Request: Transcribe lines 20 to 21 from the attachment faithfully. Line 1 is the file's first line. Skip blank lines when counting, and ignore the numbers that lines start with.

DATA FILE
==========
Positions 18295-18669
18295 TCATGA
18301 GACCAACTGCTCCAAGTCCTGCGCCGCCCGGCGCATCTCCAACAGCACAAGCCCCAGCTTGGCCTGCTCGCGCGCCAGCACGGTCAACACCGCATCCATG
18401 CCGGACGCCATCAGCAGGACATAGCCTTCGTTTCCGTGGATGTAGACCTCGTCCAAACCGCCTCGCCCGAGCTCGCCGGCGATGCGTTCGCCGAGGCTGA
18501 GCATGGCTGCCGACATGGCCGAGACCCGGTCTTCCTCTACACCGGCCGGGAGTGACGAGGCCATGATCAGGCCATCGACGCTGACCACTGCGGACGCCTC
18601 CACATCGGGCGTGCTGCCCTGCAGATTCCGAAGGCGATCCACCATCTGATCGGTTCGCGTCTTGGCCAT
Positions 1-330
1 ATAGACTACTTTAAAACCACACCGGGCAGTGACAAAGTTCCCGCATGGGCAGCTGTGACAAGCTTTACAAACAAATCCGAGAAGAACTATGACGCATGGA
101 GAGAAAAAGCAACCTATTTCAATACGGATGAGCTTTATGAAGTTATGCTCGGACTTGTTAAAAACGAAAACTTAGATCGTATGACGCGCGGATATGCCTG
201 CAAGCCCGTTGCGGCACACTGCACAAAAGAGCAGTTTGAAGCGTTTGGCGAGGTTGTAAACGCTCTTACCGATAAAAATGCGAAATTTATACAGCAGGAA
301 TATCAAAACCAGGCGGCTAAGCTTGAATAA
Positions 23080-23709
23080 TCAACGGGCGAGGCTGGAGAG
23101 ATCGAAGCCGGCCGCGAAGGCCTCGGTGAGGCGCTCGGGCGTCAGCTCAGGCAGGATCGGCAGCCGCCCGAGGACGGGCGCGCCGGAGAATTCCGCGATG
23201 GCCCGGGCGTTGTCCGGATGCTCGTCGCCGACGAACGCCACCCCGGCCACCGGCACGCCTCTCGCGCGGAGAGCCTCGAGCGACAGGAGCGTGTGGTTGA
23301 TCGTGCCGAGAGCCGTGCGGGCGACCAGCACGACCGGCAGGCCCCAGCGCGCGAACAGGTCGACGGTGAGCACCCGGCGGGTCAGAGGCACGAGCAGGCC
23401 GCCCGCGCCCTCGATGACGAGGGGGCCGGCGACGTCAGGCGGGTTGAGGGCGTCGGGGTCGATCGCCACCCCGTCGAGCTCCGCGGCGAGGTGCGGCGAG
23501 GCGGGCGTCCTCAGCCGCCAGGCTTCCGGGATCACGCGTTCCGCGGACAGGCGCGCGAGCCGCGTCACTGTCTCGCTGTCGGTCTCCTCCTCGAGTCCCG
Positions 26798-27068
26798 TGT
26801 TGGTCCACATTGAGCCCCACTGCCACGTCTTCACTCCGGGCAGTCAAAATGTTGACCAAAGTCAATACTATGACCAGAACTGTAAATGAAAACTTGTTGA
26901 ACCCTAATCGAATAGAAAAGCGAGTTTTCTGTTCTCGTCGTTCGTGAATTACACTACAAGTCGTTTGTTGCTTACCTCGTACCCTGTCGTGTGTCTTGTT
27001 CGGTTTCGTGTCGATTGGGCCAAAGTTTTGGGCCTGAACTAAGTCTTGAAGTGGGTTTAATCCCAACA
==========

26798 TGT
26801 TGGTCCACATTGAGCCCCACTGCCACGTCTTCACTCCGGGCAGTCAAAATGTTGACCAAAGTCAATACTATGACCAGAACTGTAAATGAAAACTTGTTGA